AL UNSER: Thank you. Thanks everybody for calling.
THE MODERATOR: Now let's welcome Adrian Fernandez to the call. Are you with us, Adrian?
ADRIAN FERNANDEZ: Yes.
THE MODERATOR: I know we talked with you a couple months ago on the conference call. It was right after your decision to move your time to the Indy Racing League. I know the first couple races were days everyone made the adjustments and learned the new things in the car. It seems like things really came together for you guys during the month of May at Indianapolis. Was all of that practice time really the key to things turning in the right direction?
ADRIAN FERNANDEZ: Yes, definitely. That month of May was very important for us to be able to get used to the car and get a better position in the race car, getting used to the engines. Also in Indianapolis was a turning point on the engines. Basically everybody started with a new piece of equipment. That was very important to us. Just spending more time with the car, also learning the competition, learning about the drivers, some of the drivers I haven't competed before, different type of driving, more side-by-side racing, which I was not used to, using the spotter. Also getting used to the load disability on the G Force. Now we have made some modifications. We put mirrors where I can see more, so I feel more in control than before. All those things have helped me feel more comfortable and more competitive in the race car.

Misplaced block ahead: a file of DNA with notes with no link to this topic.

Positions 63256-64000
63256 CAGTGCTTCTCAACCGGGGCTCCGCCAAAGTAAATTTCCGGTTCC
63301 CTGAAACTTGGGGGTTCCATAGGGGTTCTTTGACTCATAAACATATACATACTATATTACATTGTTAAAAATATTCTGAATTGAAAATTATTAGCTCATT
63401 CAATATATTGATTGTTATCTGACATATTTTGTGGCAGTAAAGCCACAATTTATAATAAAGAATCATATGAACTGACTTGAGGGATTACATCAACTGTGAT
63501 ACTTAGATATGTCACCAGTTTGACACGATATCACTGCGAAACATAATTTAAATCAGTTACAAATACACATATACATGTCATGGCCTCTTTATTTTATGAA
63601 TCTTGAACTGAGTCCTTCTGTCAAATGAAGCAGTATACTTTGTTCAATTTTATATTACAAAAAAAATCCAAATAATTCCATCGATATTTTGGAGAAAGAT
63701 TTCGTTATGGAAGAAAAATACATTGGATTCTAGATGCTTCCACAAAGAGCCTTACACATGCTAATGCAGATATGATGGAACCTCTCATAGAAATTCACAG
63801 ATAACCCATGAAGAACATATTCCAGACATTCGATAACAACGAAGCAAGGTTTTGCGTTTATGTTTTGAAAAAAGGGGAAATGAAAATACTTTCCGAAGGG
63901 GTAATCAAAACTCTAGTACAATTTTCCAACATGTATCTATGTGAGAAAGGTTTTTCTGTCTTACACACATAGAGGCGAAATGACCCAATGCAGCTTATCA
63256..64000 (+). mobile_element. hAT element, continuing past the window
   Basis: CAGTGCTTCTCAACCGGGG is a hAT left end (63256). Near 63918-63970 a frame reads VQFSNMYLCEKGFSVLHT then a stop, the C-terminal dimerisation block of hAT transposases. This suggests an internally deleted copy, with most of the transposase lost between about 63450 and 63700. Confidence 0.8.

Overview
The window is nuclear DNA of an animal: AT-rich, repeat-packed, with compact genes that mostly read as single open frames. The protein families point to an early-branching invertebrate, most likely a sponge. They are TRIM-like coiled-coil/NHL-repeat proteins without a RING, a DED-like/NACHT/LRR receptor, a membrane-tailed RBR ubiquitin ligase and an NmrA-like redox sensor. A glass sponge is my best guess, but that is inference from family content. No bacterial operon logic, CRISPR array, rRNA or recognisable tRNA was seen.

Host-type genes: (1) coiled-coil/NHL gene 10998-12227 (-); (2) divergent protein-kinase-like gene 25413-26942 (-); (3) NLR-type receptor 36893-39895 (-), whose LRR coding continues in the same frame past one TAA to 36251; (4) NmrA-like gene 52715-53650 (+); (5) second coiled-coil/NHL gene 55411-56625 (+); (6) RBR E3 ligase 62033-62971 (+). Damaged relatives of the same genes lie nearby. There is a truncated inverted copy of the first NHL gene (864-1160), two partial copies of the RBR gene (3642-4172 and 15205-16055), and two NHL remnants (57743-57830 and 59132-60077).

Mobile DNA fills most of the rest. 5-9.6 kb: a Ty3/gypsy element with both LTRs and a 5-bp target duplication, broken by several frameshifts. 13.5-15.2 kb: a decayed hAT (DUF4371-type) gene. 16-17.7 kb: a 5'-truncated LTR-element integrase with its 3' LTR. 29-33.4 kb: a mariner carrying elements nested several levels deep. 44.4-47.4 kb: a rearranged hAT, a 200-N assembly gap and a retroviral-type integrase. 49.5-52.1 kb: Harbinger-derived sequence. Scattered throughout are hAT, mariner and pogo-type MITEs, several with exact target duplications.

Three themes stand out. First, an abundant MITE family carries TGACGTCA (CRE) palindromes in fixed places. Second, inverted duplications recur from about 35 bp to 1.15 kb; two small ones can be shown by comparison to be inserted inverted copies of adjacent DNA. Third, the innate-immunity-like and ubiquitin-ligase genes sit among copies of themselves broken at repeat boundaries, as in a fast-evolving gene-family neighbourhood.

THE MODERATOR: That has obviously shown. You have turned in four straight finishes in the top seven. The confidence level has to be really high right now on the team.
ADRIAN FERNANDEZ: It is. It is pretty high. We have been very consistent, very solid in the last few races. The only thing really we need to do is improve a little more the car to make it a little faster and be where Rahal is. Right now in some of these races, they're the class of the field. We need to do a better job in terms of the car. But hopefully we have some good progress. We're on the process right now. Hopefully in the next few races we'll be able to show that.